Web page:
This article is the second part of a series on a global transformation journey, led by Arie van Bennekum, co-author of the Agile Manifesto and Wemanity thought leader. In the previous article, we found out about the first contact with the client, what were their current challenges and expectations. In this second part, we are going to dive into the very first step of a transformation: the assessment, along with the foundations (in this article).
Welcome back Arie! We’re glad you could join us for this second interview. To begin with, what’s the first thing you did to kick off the client’s transformation?
Arie: The very first thing we did, and what is recommended to do in a transformation, is an assessment: we look at the current situation to understand where the company stands and what it wants to become. We define a transformation roadmap together, where to start and where to go. Just like in sports: if someone wants us to help them become a good athlete, we need to know how fit they currently are, and what kind of athlete they want to be.
More specifically, we analysed their current organisation and assessed it based on 8 competencies, on a scale from one to five. You don’t want to over-prepare but you need to have a clear direction (ie. values to be achieved by the transformation) to know what to do. I always say that a coach makes you better in what you do, and a transformation makes you do different things.
How long does the assessment phase last? In this specific case, how much time was needed?
Arie: Most of the time, an assessment takes two weeks. It was the same case here. Doing an assessment for an organization of 5000 people can take the same amount of time than for an organization of 500 – you understand that overdoing yourself has no use at one point. If you discern the culture, the delivery quality, the workload etc., then the numbers behind shouldn’t matter. One sprint and one value only, to clearly understand the client.
How many people were involved? How were they selected?
Arie: We interviewed about 40 people located across China and Czech Republic. To select the people to interview, we studied the company’s organisational chart and with the client, we selected people from both the vertical and the horizontal structure in the organisation. We interviewed people from various management layers, and people from both staff and delivery teams.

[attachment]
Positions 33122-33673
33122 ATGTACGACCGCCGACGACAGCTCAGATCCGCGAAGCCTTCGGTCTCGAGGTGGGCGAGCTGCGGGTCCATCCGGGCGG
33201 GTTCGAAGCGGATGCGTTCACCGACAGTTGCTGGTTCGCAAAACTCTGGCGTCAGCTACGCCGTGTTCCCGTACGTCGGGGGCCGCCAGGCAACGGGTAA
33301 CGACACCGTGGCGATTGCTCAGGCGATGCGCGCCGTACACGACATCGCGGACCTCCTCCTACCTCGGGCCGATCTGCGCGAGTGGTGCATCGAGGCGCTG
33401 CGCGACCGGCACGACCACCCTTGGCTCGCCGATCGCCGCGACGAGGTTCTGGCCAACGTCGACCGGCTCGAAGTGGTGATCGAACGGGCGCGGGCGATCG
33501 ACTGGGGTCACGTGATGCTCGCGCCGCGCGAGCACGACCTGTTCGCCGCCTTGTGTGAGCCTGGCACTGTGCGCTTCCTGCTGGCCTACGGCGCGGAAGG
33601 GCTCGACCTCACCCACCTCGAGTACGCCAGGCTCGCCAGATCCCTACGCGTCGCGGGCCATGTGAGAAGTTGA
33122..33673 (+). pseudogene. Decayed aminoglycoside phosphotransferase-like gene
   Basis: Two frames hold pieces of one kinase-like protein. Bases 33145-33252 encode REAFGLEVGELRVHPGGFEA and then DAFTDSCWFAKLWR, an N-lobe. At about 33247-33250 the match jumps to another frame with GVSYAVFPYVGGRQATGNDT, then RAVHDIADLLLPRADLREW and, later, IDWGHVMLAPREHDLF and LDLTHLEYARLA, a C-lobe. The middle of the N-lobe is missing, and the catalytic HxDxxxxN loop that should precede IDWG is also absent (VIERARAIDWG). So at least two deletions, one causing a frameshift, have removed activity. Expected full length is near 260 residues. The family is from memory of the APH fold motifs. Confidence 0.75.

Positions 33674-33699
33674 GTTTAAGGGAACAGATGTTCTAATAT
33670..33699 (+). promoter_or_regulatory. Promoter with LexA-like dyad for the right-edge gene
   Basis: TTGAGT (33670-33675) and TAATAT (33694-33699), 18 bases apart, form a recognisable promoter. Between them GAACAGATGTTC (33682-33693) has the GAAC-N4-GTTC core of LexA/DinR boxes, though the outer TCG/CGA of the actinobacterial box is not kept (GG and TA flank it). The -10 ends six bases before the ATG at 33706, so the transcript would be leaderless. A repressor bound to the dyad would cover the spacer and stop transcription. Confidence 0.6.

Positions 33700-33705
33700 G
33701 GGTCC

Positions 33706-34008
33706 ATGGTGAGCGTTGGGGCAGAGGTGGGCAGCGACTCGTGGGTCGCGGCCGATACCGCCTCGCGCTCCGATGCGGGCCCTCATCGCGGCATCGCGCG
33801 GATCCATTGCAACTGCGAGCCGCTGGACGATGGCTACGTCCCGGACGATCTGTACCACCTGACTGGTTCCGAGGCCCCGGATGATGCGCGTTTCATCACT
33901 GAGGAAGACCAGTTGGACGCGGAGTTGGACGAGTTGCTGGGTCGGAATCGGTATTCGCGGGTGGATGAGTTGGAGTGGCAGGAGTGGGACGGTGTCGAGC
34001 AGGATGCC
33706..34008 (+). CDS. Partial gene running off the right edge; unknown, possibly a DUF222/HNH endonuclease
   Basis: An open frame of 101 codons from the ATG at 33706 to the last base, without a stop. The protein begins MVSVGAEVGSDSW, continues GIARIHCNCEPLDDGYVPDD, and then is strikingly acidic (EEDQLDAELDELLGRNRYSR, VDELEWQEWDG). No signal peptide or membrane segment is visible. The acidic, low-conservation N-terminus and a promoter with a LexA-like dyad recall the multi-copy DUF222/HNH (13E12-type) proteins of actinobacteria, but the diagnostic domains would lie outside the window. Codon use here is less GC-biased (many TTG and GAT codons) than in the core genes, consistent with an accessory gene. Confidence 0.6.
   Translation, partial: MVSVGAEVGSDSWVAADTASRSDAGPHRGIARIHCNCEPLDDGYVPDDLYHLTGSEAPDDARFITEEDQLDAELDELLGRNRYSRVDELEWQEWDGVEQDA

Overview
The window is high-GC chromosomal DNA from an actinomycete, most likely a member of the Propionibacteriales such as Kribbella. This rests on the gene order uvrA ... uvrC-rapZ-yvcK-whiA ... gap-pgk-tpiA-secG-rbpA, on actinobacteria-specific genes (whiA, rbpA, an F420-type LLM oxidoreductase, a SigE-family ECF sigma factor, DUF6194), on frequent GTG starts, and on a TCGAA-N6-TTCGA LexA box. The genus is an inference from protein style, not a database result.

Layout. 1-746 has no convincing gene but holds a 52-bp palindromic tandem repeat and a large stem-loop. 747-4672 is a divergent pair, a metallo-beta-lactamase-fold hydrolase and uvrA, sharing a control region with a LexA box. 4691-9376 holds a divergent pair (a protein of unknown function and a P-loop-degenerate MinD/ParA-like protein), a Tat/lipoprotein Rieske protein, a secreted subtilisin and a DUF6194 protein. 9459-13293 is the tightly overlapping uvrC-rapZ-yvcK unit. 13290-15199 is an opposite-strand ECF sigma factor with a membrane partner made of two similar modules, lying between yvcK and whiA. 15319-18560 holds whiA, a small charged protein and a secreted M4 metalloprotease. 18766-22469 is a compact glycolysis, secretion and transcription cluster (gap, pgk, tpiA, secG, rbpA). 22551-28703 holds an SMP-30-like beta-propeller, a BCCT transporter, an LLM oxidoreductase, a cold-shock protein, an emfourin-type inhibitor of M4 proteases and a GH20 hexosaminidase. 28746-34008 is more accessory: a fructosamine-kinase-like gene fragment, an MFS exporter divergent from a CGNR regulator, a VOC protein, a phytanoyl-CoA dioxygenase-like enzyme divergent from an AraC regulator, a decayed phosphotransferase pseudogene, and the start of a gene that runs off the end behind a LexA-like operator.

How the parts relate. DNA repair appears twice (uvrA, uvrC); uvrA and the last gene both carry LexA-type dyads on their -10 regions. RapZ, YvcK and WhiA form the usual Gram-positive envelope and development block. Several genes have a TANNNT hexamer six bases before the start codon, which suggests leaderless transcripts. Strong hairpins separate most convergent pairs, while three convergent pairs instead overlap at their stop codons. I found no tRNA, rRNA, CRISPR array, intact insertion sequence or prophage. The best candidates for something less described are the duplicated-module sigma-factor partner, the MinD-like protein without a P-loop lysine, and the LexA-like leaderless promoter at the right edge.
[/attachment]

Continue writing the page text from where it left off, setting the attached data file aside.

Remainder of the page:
How many Wemanity coaches were involved?
Arie: We were 5 people involved, however not everyone was full time. Because it included travel from our team to China, organizing visa and travelling to other locations as well, we chose to split up. We formed a multidisciplinary, agile, cross-skilled team in order to be independent on our topics: tech, corporate psychology, leadership and delivery, and of course translating an observation in a transformation activity, while focusing on clients’ value.
In details, how did you proceed to execute the assessment?
Arie: The first step, as I mentioned before, was to set up interviews: we talked to the people previously identified and involved in the transformation.
We discussed with the managers in order to understand how they were working at the moment, what their documentation looked like, what their strategy was, their business objectives, values, practices, etc.
We start these interviews with very simple questions, such as “How do you receive your work, with whom do you collaborate, and what does it look like when finished?”. From there, we can go into areas like decision-making structures, silos, bureaucracy, and so on.
On top of the interviews, we visited their teams on site and observed their way of working to fully understand our starting point. This GEMBA walk, as we call it, is essential. Words can often differ from the real situation.
While we did the interviews and the work visits, we started setting up our agile space (an open room where people can come whenever they want and follow the process of the assessment, and later the transformation). In that room, we created 8 flip charts, each for one of the 8 competencies, where we listed anonymous observations and keywords that stood out from the interviews and visits.
Little by little, the flip charts came to live and the different observations started complementing each other, which gave us an overall impression, as opposed to individual statements. This is the moment where the observations turn into transformation epics and stories.
This is what I love about this way of working. Everything is transparent, yet not too personal as there is no way to retrace who said what. You might think your client will hide things from you when assessing them; but through this approach, they actually tend to open up. Ultimately, they decide what they give.
“Transparency is the carrier of Agile”.
Finally, we invested time in analysing the silos and struggles perceived to try to see how we can later break them down.
What did you deliver at the end of the assessment?
Arie: We reported to the client – in this case, to the group board – a restitution of our interviews and our daily visits with the teams, where we gave the outcome of what we saw, and the ranking of all the competences from 1 to 5.
We had the client’s involvement from day one, which allowed them to follow every step of the assessment easily. This helped them understand where they were situated, and whether they were scoring high or low.
Although the assessment phase is not about delivering concrete actions yet in the transformation process, we delivered a first set of recommendations to focus on. Those recommendations were actionable right away, even without our help. They help the organisation communicate on their current process and the next steps.
Right after the assessment comes the foundations, an essential part of setting up the first wave. Read about it here!